Look Up, Toledo! A Walking Tour of Toledo, Ohio
There is no better way to see America than on foot. And there is no better way to appreciate what you are looking at than with a walking tour. This walking tour of Toledo, Ohio is ready to explore when you are. Each walking tour describes historical, architectural landmarks, cultural sites and ecclesiastic touchstones and provides step-by-step directions. More
There is no better way to see America than on foot. And there is no better way to appreciate what you are looking at than with a walking tour. Whether you are preparing for a road trip or just out to look at your own town in a new way, a downloadable walking tour is ready to explore when you are.
Each walking tour describes historical and architectural landmarks and provides pictures to help out when those pesky street addresses are missing. Every tour also includes a quick primer on identifying architectural styles seen on American streets.
Toledo coagulated in the 1830s from a smattering of communities along the Maumee River. In those early days settlers had to contend with cholera epidemics intensified by the swampy environs, a drought so bad it killed trees and a financial panic sweeping the country. If that wasn't enough to overcome there was the state of Michigan calling out the militia to seize the town in a border dispute. Before actual fighting could heat up, however, President Andrew Jackson convinced Michigan to give up Toledo and, with a lot of grumbling and long faces, take the Upper Peninsula instead. The harbor at the west end of Lake Erie looked like a better bargain then; the vast iron deposits and recreational opportunities of the Upper Peninsula probably look more appealing today.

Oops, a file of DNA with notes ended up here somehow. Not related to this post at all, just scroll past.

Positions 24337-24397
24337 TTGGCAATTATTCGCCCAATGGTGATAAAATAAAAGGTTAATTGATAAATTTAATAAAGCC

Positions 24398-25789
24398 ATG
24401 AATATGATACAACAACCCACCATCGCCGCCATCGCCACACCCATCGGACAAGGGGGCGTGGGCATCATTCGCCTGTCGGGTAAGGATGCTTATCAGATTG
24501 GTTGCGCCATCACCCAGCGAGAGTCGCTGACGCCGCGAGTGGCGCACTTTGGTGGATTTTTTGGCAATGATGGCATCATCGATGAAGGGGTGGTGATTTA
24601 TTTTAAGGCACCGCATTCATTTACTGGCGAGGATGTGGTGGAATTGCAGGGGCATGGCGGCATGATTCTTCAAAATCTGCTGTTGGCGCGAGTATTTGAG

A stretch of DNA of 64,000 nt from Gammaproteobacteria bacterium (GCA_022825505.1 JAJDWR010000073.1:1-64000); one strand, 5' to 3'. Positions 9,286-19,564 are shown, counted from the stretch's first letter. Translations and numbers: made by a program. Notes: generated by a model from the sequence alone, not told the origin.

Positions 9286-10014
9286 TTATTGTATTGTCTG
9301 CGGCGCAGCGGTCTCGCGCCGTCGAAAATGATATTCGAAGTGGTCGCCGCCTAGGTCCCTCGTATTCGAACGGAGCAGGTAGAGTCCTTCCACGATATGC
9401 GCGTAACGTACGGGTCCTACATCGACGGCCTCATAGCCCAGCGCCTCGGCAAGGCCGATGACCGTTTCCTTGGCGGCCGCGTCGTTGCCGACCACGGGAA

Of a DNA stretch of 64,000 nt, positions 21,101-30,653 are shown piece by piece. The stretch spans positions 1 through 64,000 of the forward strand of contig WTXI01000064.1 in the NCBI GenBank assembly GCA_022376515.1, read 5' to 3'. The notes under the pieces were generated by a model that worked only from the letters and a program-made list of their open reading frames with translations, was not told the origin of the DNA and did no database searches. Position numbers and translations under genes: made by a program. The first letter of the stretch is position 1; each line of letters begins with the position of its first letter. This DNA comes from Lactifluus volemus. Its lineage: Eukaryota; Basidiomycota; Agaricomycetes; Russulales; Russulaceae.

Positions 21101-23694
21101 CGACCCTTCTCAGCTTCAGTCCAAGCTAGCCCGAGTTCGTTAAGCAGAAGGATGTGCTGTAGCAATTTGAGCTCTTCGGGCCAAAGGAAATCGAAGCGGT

With a militaristic Michigan out of their hair Toledo incorporated as a city in 1837 and set about developing itself as a trading center at Lake Erie for the canals that were being dug into the resource-rich regions of western Ohio and eastern Indiana. Toledo spread out along the Maumee River as the population blew up from 4,000 to 50,000 in just 25 years between 1850 and 1875. Toledo developed into the third largest port on the Great Lakes and the world's greatest shipper of bituminous coal. The business district was pushed eight miles south of Maumee Bay.
In 1888 Toledo got its first great industry when Edward Drummond Libbey closed his glass factory in Cambridge, Massachusetts and brought his 100 craftsmen to Toledo. At first Libbey specialized in high-grade crystal and lamp globes but when he hired master glass-blower Michael Owens from West Virginia to oversee the plant Libbey Glass was soon the leading supplier of glass bottles in the country. In 1896 Edward Ford, son of America's pioneer plate-glass manufacturer came to Toledo and built one of the largest plate-glass factories in the world on the east bank of the Maumee River.
As "Glass City," Toledo evolved into a cultural center as well as a manufacturing and trade hub. In 1899 the Toledo Zoo started with a woodchuck, which was thought to be a bear, two badgers and a golden eagle. In 1901 Edward Libbey founded the Toledo Museum of Art and funded it with a large chunk of his fortune. Both institutions would evolve into one of America's best of their kind.
Toledo's economy in the 20th century was driven by the automobile. It began with auto parts and quickly blossomed into car manufacturing. Willys-Overland Motors, best known for its design and production of military Jeeps, began in Toledo in 1908 and from 1912 to 1918, Willys was the second largest producer of automobiles in the United States after Ford Motor Company. By 1970 and the beginning of the decline of the American auto industry Toledo had grown into the 34th largest city in the United States.
Today most of the people in Toledo work in the healthcare field or education and government, not in the automobile assembly plants and glass factories. Downtown many buildings have been taken down as a result, leaving gaping holes in once solid urban canyons. Our walking tour will begin down by the Maumee River where the docks have been replaced by walking trails and benches...
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